So reading section 58 the first observation to be made, as I see it, is that the first part of the section applies to “every person who has purchased, constructed or acquired any invention for which a patent is afterwards obtained”. In this context the word “invention” appears to me to be broad enough to embrace any patentable subject matter, whether tangible or intangible, that would fall within what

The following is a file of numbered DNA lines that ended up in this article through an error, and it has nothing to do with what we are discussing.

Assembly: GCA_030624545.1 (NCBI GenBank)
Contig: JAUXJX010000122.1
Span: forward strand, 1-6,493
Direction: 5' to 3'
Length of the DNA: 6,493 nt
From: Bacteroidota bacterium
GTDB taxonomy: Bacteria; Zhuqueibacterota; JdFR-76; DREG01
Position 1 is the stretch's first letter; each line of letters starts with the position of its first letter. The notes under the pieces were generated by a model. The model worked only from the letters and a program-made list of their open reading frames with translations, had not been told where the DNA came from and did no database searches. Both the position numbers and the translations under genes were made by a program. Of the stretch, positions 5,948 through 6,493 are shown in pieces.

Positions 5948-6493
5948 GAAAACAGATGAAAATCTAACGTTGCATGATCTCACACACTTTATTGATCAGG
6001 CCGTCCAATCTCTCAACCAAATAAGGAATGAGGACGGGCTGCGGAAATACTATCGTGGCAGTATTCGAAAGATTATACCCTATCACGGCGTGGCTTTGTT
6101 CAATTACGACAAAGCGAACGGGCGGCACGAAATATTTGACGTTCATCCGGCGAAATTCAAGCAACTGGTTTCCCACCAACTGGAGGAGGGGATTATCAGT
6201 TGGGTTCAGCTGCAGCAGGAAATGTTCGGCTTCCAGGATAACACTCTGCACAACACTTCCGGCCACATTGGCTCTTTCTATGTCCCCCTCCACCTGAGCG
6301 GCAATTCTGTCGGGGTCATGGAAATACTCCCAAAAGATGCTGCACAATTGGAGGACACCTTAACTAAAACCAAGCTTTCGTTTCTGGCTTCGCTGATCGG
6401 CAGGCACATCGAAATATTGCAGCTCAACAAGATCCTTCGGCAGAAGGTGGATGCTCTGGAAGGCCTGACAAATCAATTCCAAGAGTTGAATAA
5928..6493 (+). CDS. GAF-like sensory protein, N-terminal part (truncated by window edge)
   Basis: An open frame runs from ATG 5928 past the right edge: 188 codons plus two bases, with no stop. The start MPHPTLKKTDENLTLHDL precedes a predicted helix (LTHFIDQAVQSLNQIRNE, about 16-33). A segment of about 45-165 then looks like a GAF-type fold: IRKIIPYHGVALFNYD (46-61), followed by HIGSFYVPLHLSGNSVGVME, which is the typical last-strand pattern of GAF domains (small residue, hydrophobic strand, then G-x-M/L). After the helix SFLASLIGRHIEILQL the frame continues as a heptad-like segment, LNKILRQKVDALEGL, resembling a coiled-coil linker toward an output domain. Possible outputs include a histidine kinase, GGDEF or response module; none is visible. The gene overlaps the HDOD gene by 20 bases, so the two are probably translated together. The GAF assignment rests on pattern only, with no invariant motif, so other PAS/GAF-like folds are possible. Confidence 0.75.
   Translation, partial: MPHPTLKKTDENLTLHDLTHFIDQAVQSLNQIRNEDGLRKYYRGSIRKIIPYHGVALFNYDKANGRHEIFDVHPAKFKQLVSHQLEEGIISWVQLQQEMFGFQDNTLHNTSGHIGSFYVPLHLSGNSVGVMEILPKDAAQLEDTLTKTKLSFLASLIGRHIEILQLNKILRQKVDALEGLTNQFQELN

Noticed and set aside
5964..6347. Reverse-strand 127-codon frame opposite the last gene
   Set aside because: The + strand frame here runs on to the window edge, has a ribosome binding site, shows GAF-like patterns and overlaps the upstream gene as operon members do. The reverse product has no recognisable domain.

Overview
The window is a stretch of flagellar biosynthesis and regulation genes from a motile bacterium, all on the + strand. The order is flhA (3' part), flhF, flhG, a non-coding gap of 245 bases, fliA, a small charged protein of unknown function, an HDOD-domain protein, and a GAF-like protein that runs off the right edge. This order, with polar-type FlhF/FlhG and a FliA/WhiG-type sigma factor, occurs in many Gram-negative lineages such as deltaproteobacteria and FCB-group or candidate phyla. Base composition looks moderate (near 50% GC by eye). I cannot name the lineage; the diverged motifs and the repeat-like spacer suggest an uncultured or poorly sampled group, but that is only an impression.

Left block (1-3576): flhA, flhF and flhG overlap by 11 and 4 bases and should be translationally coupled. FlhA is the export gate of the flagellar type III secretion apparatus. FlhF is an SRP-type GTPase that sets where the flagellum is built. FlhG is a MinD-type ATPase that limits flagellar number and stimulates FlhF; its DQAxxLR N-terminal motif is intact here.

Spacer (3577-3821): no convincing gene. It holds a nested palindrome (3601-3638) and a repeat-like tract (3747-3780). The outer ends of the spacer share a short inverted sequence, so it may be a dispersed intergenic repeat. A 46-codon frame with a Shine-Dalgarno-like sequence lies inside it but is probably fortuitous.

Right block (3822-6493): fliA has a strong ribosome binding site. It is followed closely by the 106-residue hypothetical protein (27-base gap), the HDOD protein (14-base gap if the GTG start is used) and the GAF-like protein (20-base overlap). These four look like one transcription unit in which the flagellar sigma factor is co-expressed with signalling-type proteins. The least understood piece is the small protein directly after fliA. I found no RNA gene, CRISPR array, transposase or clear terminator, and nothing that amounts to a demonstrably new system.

the word “invention” is defined by section 2(d) to mean, that is to say, “any new and useful art, process, machine, manufacture or composition of matter, or any new and useful improvement in any art, process, machine, manufacture or composition of matter”. The verbs “purchase” and “construct” would not go well with the objects “art” or “process” nor would the verb “construct” go well with the object “manufacture” but it appears to me that the verb “acquire” is broad and versatile enough to comprehend any process of acquisition whether it be by purchase, gift, invention or discovery and, in its sense of gaining for oneself by ones own efforts, to be capable of applying as well to the acquisition of an art or process by invention or discovery or by learning, however, obtained, or by the practice of it, as to any of the tangible items comprehended by the expressions “machine, manufacture or composition of matter”.